The variety of disciplines and specializations that have proliferated sometimes hinders larger understanding of any phenomenon, especially one that involves anything more than (an arbitrarily selected number!) 3 variables of different types. Then someone comes along and sees things happening that cannot be explained through any existing theory, and hence we have ‘inter-disciplinary’ studies. So, we can have, for example, economics, mathematical economics, ecological mathematical economics and so on, as long as we are comfortable with unwieldy (but cool sounding!) names.
So is the study of relationships between collections of humans and collections of everything else, living and non-living. Sometimes called human geography or social ecology, the main aim is the same: to study how man and nature are intertwined in a circle of courtship and conflict. The separation of man from nature itself is quite arbitrary, and has roots in religion rather than in any sensible thinking. Study of people interacting with each other, which is commonly studied under the banners of economics, sociology and anthropology (and all combinations of the three) has very rarely touched upon our interactions with plants, animals, trees, mountains and rivers, assuming a mutual independence between the material and social worlds (which is again quite arbitrary).
This separation of man from nature is extremely well reflected in products of present culture like TV series and novels. Take for example, the latest hit shows (which I religiously follow) in the US, House M.D. and Heroes. The absence of nature from the studio sets unless it is absolutely required (i.e, it is an outdoor shot) is quite remarkable. This is even more so in our very own Saas-Bahu soaps, which don’t seem to be shot outside a single set. New generation ‘Multiplex movies’ by film makers like Rahul Bose also show how little nature has a role to play in the lives of residents in metropolises. Traditional movies aimed for the less cultured masses still have a role for nature in them, since their audiences may still interact with it on a daily basis.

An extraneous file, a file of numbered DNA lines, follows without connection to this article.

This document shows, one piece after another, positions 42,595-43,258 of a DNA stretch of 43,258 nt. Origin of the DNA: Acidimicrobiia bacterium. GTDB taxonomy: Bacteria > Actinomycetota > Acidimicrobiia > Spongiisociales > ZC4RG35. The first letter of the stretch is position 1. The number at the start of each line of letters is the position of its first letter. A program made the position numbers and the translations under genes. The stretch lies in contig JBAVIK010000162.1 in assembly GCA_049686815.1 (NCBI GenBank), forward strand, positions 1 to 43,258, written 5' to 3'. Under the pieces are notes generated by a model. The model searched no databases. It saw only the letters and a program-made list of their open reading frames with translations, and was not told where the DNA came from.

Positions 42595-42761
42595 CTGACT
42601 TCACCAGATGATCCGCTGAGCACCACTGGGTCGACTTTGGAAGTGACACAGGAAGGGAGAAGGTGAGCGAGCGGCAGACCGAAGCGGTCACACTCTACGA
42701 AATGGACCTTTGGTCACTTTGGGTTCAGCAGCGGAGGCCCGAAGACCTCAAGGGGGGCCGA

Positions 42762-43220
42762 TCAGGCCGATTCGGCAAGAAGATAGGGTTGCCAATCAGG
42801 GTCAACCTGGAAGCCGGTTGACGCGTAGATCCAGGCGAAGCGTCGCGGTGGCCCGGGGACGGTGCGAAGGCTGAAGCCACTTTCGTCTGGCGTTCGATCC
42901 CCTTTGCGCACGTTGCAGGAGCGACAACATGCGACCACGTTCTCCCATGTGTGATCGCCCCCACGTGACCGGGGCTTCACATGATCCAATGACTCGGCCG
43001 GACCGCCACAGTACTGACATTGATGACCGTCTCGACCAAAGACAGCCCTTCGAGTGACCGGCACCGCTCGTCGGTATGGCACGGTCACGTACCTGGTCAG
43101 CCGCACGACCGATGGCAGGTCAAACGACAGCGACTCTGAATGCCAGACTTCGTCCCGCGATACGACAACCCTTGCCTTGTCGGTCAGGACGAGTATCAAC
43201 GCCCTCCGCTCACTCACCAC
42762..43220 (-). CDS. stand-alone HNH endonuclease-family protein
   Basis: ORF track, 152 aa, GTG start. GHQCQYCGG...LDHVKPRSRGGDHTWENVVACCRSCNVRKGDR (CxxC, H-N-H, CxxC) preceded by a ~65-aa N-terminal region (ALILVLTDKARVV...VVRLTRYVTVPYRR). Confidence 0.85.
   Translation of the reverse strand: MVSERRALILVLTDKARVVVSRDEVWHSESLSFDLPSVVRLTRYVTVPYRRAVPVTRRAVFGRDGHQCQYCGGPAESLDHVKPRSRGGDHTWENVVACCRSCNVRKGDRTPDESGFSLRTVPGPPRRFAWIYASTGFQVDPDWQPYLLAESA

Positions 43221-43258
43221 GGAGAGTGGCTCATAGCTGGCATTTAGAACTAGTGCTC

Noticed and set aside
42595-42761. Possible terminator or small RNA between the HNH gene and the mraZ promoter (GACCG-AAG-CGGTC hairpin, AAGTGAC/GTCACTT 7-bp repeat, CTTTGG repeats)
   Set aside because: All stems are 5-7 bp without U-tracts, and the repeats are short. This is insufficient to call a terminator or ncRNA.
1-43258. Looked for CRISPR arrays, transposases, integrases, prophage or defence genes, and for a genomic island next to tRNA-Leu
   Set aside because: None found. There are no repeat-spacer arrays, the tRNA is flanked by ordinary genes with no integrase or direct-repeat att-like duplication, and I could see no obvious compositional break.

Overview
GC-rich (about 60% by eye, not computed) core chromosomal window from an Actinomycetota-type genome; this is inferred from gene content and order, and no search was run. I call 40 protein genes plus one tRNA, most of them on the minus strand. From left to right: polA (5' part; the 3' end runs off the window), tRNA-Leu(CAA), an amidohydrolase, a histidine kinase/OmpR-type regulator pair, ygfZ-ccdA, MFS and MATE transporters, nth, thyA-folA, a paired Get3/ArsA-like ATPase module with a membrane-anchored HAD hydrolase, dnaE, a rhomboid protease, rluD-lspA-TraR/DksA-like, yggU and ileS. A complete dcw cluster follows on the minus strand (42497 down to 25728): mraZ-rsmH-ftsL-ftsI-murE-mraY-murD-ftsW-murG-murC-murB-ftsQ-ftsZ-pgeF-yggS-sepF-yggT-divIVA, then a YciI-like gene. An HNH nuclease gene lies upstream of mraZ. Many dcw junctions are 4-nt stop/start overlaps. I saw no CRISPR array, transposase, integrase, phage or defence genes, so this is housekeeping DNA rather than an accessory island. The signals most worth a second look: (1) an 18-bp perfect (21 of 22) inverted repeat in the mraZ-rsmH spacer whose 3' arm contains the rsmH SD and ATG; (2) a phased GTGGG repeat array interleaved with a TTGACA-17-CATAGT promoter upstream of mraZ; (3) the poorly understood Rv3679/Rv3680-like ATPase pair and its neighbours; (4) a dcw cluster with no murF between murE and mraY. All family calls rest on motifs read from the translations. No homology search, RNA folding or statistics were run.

Take another example of the latest NDTV campaign to spread environmental awareness. As usual, NDTV got a lot of celebrities to support their campaign. A sampling of their comments leads to interesting conclusions : They articulate their concerns in abstract terms like climate change, aesthetics (beautiful/green city = good), energy. The only true down-to-earth concern is that of dwindling water supply, since that is what each and every city dweller is really constrained of. Citizens of the city have really very little understanding of what it means to be part of an ecosystem that does not contain only asphalt and concrete, and typical gathering grounds for them like malls, movie theatres, pubs, nightclubs are indicative of this epistemic void.
But we seem to have evolved to also like being among living beings which do not wear spaghetti tops or rippling abs, and hence the urbanite’s courtship with nature. Nature is an abstract entity that manifests itself in regular trips to National sanctuaries and mountain treks. Not something one needs for daily life (Spencer’s Daily is there for such things), but something that has some nebulous link to our aesthetic and moral sense.
This understanding is quite inaccurate and unfortunate, since it hides from us our means of sustenance. This is where the conflict between different people and people and animals arises. The environmental movements in India started mainly because of these conflicts between man-man and man-beast for natural resources (Chipko Andolan, Narmada Bachao), whereas those in the West derive from the urbanite view of Nature. In fact, the first few to articulate environmental concerns in Europe were artists and poets.
The bitter irony of the matter is that the same people who seem to court nature with their concern towards it are locked in a huge conflict with other people over the same nature, albeit unwittingly. The conflict has been ‘outsourced’ to their creations, the State and the Corporation, and so they can feel purged of moral obligation by buying village handicrafts and tie-dye clothes. Does our obligation stop here ? Are there ways by which one can indulge in ‘high’ culture and still live in harmony with other people and animals?
As always, the questions are easy to ask, the answers may not follow as easily.